Inside 'Shutter'

Reimagining "Shutter"

The mystery -- and horrors -- behind disturbing, ghostly photographic images become all too clear to Ben (Joshua Jackson).
The mystery -- and horrors -- behind disturbing, ghostly photographic images become all too clear to Ben (Joshua Jackson).
Bill Kaye/Regency Entertainment

"There are quite a few depictions in the original Thai film that have been influenced by the style of Japanese horror films," says producer Taka Ichise. "One of my biggest concerns was if we tried to remake the film by following the original faithfully, it would basically turn out to be a parody of Japanese horror films." Ichise tapped screenwriter Luke Dawson to pen the new version of "Shutter," but one particular plot point gave him concern.

"The ghost in 'Shutter' [had to] have its own will," he says. "I am confident that we were able to depict the ghost as being scary, even though it had its own sense of will. The grand sense of the story is the same as the original, but we tried to be creative and make the characters more empathetic."

"It's about death and revenge and secrets and betrayal and all those really potent human dramas," says lead actress Rachael Taylor, a big fan of the original movie. "It was one of the main reasons I wanted to make this movie. Our version is more of a reinterpretation than a remake. We shift the perspective from the male to the female. She's a very active and strong female character trying to figure out and interpret these supernatural events that are happening to her."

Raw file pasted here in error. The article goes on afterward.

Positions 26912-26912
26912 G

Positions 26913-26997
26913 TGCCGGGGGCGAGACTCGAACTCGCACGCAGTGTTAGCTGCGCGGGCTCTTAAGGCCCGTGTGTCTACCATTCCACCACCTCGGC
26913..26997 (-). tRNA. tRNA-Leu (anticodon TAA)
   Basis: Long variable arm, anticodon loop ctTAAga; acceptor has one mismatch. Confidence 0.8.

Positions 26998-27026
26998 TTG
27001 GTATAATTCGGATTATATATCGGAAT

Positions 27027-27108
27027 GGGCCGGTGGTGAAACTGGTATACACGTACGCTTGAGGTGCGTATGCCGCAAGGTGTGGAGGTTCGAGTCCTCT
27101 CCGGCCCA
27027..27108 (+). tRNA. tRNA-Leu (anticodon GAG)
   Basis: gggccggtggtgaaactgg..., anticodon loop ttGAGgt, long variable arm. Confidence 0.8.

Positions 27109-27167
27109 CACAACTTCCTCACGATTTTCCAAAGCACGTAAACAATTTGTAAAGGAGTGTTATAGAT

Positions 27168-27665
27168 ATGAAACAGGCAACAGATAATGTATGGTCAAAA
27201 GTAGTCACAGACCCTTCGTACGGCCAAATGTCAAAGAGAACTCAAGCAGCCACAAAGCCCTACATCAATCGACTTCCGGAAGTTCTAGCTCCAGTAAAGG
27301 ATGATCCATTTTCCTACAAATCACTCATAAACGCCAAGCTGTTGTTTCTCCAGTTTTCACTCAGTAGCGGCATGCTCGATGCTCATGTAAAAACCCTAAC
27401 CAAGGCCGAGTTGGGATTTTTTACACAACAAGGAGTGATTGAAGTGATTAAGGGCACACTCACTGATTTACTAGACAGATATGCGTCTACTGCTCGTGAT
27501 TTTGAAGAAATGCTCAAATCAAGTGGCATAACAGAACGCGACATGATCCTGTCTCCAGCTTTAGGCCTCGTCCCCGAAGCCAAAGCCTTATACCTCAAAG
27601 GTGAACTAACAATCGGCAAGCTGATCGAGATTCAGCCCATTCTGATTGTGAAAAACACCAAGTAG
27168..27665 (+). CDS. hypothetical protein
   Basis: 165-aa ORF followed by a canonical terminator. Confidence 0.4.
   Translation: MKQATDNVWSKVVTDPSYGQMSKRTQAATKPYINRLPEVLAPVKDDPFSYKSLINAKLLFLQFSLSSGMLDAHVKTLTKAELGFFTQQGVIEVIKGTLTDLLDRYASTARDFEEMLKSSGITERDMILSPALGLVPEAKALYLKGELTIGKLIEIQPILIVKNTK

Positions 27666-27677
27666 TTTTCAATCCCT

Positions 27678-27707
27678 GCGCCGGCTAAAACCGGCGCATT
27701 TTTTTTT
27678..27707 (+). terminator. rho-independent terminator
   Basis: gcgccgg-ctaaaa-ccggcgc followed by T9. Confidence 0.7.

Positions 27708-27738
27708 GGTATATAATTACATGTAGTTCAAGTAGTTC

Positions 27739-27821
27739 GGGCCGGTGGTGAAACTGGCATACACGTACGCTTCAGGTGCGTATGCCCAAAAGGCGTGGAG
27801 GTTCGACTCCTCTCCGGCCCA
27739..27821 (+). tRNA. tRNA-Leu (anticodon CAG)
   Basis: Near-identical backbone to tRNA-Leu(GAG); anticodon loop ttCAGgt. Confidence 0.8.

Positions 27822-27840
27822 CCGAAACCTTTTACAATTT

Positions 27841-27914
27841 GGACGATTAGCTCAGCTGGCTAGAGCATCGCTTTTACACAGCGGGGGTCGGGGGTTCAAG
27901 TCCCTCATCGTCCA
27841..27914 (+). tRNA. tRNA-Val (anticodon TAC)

It was important to Taylor to establish the relationship between Jane and Ben at the outset "to make sure that there was a really tangible chemistry and that we looked like a young newlywed couple in love -- if we didn't have that, no one would really buy the degradation of the relationship. They're in this idyllic, blissfully married state at the beginning of the movie and then it all goes awry."

For lead actor Joshua Jackson, the main change in the new "Shutter" is cultural. "The original was a Thai movie with Thai actors," he says. "They already had a cultural reference point when the spirit photography came into it. By introducing Westerners, you have to bring the characters into that mythology."

"What I like about this film is we don't ask the audience to be on board with the realm of the supernatural straight away," Taylor says. "We ask them to discover it with us."